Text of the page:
Perspective: A digital disruption in pharma (5 min read)
Christian Pawlu, Head of Divisional Strategy at Sandoz, believes digital disruption is bringing positive change to the pharmaceutical industry. He explains from his perspective how advances in technology are improving access to healthcare and why moving ‘beyond the pill’ will change patient outcomes.
Jun 07, 2018
Digital technologies and data science have incredible potential to unlock the next chapter of medical innovation. The companies that will be most successful are those that view this transformation as an opportunity rather than a challenge; and the leaders will be those who fully embrace the power of data and emerging digital technologies.
In the long run, artificial intelligence (AI) is set to transform the way the pharmaceutical industry operates. As part of the overall data analytics revolution, it could change the way we do business – including R&D, evaluating drug trials and generating real world evidence.
I believe that robotic surgery, fully personalized medicine and tailored disease management will one day be commonplace. There is still a way to go before we get there. Soon, however, we will see the full power of data analytics in action, particularly in clinical trials and healthcare delivery.
When looking at the healthcare sector overall, we see potential across the board.
From a patient perspective, I think the biggest and most exciting opportunity is for individuals to finally take control of their own health in a meaningful way. Digital technologies will offer them better access to their own medical data and the ability to share it easily with those they trust. And new applications will enable them to measure key healthcare indicators in real time, to better manage their conditions. As the healthcare industry adopts data analytics, I think pharmaceutical companies will be among the key players. We are already seeing new entrants including tech giants Apple and Google, who are evaluating healthcare-related opportunities, while Amazon is considering entering the pharmacy distribution chain.
Within the pharmaceutical sector, using and digitizing existing data can make drug trials faster, more accurate and more efficient.
At Sandoz, we see two main applications for digital. We are looking at ‘digital transformation’ of the way we work. And we are investigating in ‘digital enablement,’ using existing technologies for incremental improvements in areas such as e-commerce. Specifically, Sandoz is embarking on three cross-divisional "digital lighthouse projects." Most immediately, in a recently-announced collaboration with Pear Therapeutics, Sandoz will commercialize two prescription software applications, the first of several planned projects in the field of digital therapeutics. In a second project, Sandoz is developing a holistic service offering including a technology platform. This will help Sandoz become a strategic partner for key stakeholders, supporting them on their journey to improve their digital competency. A third project involves using AI to improve commercial efficiency in key markets.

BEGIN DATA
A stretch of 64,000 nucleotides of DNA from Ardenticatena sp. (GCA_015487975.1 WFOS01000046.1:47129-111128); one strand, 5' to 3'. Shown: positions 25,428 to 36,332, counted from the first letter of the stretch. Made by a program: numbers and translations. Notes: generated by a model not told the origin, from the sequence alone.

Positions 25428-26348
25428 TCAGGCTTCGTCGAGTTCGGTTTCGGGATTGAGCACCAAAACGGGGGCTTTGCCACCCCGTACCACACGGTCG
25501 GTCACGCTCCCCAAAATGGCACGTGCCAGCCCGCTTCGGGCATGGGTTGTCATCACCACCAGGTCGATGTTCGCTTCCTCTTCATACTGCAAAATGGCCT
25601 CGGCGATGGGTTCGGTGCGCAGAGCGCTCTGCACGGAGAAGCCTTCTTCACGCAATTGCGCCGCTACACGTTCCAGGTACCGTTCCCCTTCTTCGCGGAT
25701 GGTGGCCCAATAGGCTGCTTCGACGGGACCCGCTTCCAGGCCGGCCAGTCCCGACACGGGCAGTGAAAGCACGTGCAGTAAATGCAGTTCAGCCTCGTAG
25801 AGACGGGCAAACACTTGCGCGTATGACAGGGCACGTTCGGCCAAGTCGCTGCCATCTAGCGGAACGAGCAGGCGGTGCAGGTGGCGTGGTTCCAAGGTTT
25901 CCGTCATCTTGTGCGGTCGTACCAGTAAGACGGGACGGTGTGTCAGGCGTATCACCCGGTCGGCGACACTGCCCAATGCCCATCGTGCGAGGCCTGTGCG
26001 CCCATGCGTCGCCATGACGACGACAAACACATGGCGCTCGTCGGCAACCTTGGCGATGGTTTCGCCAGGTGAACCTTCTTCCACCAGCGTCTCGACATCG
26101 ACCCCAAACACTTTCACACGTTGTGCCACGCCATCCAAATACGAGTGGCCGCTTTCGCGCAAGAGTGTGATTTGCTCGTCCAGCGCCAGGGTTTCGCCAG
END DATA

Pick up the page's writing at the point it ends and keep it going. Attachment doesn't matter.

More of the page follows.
Along the way, the healthcare industry will have to clear a row of hurdles to achieve a faster uptake of disruptive technologies.
All this is part of a broader digital revolution being undertaken by our parent company Novartis, which it believes could increase engagement with patients, accelerate drug development and improve access to treatment. Although the pharmaceutical industry has not always been the fastest mover in the digital field, the potential for rapid progress now – potentially even ‘skipping a generation’ in technology terms – is enormous.
The first obstacles are the technologies themselves. Other obstacles include legal and ethical issues – for instance, around the appropriate use of patient-related data – and these should not be underestimated. Some people are afraid of their health data being misused, and we cannot ignore these worries. However, there are good, practical solutions to such concerns. For example, we believe block chain technologies will play a key role. They offer an inherently secure way to ensure that large amounts of data can be shared without risk of unauthorized modification or alteration.
More generally, we should not neglect the human factor – it is one thing to roll out smart new apps to drive compliance, but it’s something else to make sure the majority of people keep using them once the initial ‘thrill’ has worn off. This ranges from improved diagnostic equipment (at the macro level) to smaller innovations that are already driving access to healthcare at the local (micro) level, particularly those based on mobile technologies. They are making a real difference.
When looking at the big picture, we should not underestimate small, local, technology-driven solutions.
One of my favorite examples comes from the co-winners of our Sandoz HACk competition 2017. They are linking islanders in the Maldives with a database of local hospitals, using geolocation alerts to promote blood donations that can save the lives of children with the blood condition thalassemia. For the pharmaceutical industry, we see great potential in the long run for such technology-based solutions that go ‘beyond the pill.’
Moving ‘beyond the pill’ means embracing innovative developments that improve access and actually change patient outcomes.
Sandoz will continue to develop and sell medical products and services. Yet digital technologies can significantly change the nature of the products and services we offer. New digital therapies also have the potential to fundamentally change the way patients interact with their therapies and, thus, improve patient outcomes. For me, within the overall framework of the data analytics revolution, artificial intelligence clearly has the largest potential for improving access to healthcare in the future.”